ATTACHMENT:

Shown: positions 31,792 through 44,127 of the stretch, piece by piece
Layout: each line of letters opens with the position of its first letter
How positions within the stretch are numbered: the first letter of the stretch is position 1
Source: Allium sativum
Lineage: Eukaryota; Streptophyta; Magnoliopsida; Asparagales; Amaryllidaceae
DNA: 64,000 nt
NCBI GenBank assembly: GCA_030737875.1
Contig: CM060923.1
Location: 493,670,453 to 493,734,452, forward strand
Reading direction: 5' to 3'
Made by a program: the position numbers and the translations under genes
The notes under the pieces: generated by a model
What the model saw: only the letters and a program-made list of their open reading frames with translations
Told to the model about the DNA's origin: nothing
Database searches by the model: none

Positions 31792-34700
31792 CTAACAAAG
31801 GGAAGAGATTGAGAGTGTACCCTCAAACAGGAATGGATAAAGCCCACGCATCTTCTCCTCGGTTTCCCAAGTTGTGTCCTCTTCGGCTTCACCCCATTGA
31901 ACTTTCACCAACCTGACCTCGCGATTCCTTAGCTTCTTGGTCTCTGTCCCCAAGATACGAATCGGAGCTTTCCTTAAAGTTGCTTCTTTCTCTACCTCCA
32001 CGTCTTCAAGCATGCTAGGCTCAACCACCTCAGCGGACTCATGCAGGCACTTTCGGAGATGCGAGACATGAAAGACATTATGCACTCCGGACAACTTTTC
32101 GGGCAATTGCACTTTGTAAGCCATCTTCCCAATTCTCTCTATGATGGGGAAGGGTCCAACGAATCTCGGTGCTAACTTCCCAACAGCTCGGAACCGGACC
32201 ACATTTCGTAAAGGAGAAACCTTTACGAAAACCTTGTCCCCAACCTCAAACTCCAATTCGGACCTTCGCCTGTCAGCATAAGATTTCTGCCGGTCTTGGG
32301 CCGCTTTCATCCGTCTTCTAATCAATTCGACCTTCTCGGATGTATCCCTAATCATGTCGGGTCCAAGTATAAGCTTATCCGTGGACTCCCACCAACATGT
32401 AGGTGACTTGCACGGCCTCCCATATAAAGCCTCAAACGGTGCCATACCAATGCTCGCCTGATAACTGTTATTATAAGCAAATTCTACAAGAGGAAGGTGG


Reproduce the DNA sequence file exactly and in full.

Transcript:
Shown: positions 31,792 through 44,127 of the stretch, piece by piece
Layout: each line of letters opens with the position of its first letter
How positions within the stretch are numbered: the first letter of the stretch is position 1
Source: Allium sativum
Lineage: Eukaryota; Streptophyta; Magnoliopsida; Asparagales; Amaryllidaceae
DNA: 64,000 nt
NCBI GenBank assembly: GCA_030737875.1
Contig: CM060923.1
Location: 493,670,453 to 493,734,452, forward strand
Reading direction: 5' to 3'
Made by a program: the position numbers and the translations under genes
The notes under the pieces: generated by a model
What the model saw: only the letters and a program-made list of their open reading frames with translations
Told to the model about the DNA's origin: nothing
Database searches by the model: none

Positions 31792-34700
31792 CTAACAAAG
31801 GGAAGAGATTGAGAGTGTACCCTCAAACAGGAATGGATAAAGCCCACGCATCTTCTCCTCGGTTTCCCAAGTTGTGTCCTCTTCGGCTTCACCCCATTGA
31901 ACTTTCACCAACCTGACCTCGCGATTCCTTAGCTTCTTGGTCTCTGTCCCCAAGATACGAATCGGAGCTTTCCTTAAAGTTGCTTCTTTCTCTACCTCCA
32001 CGTCTTCAAGCATGCTAGGCTCAACCACCTCAGCGGACTCATGCAGGCACTTTCGGAGATGCGAGACATGAAAGACATTATGCACTCCGGACAACTTTTC
32101 GGGCAATTGCACTTTGTAAGCCATCTTCCCAATTCTCTCTATGATGGGGAAGGGTCCAACGAATCTCGGTGCTAACTTCCCAACAGCTCGGAACCGGACC
32201 ACATTTCGTAAAGGAGAAACCTTTACGAAAACCTTGTCCCCAACCTCAAACTCCAATTCGGACCTTCGCCTGTCAGCATAAGATTTCTGCCGGTCTTGGG
32301 CCGCTTTCATCCGTCTTCTAATCAATTCGACCTTCTCGGATGTATCCCTAATCATGTCGGGTCCAAGTATAAGCTTATCCGTGGACTCCCACCAACATGT
32401 AGGTGACTTGCACGGCCTCCCATATAAAGCCTCAAACGGTGCCATACCAATGCTCGCCTGATAACTGTTATTATAAGCAAATTCTACAAGAGGAAGGTGG